Several witnesses appeared to contradict Coffman’s story that she was not a willing participant. The two killers were seen kissing at length in front of the cleaners shortly before Murray was kidnaped. After her slaying, the couple were seen kissing at a restaurant.
They used Murray’s credit card to check into the Bavarian Lodge at Big Bear Lake but left without spending the night after learning from friends that police were searching for them. Left behind on a pad in their room was evidence that Coffman had practiced copying Murray’s handwriting.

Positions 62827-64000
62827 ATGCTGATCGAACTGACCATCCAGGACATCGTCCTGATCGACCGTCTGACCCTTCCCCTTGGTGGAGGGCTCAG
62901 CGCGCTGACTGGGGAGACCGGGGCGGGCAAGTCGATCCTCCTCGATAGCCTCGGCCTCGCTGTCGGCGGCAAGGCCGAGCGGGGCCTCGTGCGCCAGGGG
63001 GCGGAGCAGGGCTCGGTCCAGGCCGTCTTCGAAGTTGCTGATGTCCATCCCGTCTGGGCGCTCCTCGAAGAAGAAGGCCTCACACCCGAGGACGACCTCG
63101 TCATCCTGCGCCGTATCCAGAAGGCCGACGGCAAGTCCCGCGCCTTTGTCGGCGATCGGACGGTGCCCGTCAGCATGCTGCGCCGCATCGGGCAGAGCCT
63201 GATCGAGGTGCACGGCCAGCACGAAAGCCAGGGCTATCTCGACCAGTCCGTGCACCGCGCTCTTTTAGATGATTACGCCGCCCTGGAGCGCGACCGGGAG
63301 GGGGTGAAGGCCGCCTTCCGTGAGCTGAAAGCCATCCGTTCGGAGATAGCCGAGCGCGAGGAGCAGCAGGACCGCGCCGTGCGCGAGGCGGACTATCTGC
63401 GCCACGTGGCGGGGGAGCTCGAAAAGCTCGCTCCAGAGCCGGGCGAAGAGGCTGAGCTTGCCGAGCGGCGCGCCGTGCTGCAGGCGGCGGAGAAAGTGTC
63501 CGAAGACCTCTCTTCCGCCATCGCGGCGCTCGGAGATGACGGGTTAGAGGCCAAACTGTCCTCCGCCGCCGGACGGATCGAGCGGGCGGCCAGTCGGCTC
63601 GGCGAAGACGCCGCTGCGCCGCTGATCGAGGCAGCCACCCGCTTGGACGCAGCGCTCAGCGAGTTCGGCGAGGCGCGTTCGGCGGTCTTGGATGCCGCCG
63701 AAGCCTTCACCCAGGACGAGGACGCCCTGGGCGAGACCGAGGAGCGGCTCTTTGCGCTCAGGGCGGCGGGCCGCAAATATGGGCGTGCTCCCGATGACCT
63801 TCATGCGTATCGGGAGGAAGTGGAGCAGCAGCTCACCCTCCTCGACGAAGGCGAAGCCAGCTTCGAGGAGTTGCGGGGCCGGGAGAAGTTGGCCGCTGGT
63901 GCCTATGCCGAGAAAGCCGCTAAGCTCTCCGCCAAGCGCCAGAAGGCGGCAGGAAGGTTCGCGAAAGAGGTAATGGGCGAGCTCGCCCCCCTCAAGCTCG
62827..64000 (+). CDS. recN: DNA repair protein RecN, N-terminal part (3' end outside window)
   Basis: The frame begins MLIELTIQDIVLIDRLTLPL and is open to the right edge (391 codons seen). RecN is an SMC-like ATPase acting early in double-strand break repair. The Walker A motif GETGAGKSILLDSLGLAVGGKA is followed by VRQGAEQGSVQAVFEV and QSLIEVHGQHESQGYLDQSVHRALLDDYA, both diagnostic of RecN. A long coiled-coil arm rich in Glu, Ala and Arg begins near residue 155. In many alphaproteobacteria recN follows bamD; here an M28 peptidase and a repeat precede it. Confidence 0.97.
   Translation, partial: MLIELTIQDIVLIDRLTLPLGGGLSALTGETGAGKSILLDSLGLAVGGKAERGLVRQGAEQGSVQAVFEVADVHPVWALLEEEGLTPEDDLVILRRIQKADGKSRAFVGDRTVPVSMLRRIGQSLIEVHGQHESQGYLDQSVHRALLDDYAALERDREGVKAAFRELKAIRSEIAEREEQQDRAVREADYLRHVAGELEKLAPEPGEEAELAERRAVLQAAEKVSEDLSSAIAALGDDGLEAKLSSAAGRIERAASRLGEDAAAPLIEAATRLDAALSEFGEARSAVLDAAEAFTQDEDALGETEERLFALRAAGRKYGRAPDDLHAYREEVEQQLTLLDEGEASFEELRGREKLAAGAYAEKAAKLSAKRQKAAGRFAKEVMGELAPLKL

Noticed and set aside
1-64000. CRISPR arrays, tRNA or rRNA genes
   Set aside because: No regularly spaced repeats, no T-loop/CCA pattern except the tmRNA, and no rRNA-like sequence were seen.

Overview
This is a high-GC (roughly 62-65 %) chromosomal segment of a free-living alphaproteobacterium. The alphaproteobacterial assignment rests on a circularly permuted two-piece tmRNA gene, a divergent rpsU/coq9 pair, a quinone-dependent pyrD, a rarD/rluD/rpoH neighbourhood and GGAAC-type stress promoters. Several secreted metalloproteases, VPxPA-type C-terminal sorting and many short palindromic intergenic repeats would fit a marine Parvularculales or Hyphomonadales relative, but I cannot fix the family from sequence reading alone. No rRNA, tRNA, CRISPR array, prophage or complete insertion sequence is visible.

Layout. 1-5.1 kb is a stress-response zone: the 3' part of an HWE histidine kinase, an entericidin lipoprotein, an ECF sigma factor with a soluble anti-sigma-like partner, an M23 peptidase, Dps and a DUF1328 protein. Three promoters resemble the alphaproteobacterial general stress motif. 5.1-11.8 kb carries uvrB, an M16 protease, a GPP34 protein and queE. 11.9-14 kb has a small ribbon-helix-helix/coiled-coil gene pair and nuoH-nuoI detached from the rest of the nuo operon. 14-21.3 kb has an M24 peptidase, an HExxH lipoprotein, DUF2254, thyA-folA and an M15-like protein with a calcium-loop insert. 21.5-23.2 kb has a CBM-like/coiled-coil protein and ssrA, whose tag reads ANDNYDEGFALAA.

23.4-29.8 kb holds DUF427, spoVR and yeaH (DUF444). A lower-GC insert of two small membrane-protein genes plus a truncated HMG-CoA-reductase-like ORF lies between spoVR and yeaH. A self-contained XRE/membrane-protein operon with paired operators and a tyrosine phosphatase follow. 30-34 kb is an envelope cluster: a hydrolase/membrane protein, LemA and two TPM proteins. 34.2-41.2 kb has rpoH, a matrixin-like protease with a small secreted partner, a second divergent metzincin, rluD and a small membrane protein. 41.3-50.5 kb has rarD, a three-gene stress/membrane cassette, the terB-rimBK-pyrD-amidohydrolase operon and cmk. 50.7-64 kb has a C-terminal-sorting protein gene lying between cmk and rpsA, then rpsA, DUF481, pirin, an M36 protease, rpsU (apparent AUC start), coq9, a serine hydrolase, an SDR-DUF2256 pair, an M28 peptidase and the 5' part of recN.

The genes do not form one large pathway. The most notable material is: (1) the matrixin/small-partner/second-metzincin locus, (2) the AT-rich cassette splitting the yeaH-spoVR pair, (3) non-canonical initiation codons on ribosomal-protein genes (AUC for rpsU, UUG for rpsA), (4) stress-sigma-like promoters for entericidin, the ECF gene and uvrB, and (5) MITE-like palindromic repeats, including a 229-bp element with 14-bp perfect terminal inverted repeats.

The two were identified as suspects when some of their identification papers were found near the dumpster in Newport Beach where they had dumped some of Novis’ identification papers.
The two were found walking along a road in the Big Bear area when they were arrested.
After her arrest, Coffman led police to the vineyard near Fontana where Novis’ body was buried in a shallow grave. She was bound and gagged.
According to state prison officials, California now has 255 men on Death Row at San Quentin. Once Coffman is sentenced, she is expected to be housed at the state women’s prison at Frontera, prison officials said. However, if she is ever executed, she would be transferred to San Quentin, which has the state’s only gas chamber.
The last woman to be executed in California was Elizabeth Ann Duncan, in a Ventura County case. She was executed Aug. 8, 1962, for killing her daughter-in-law.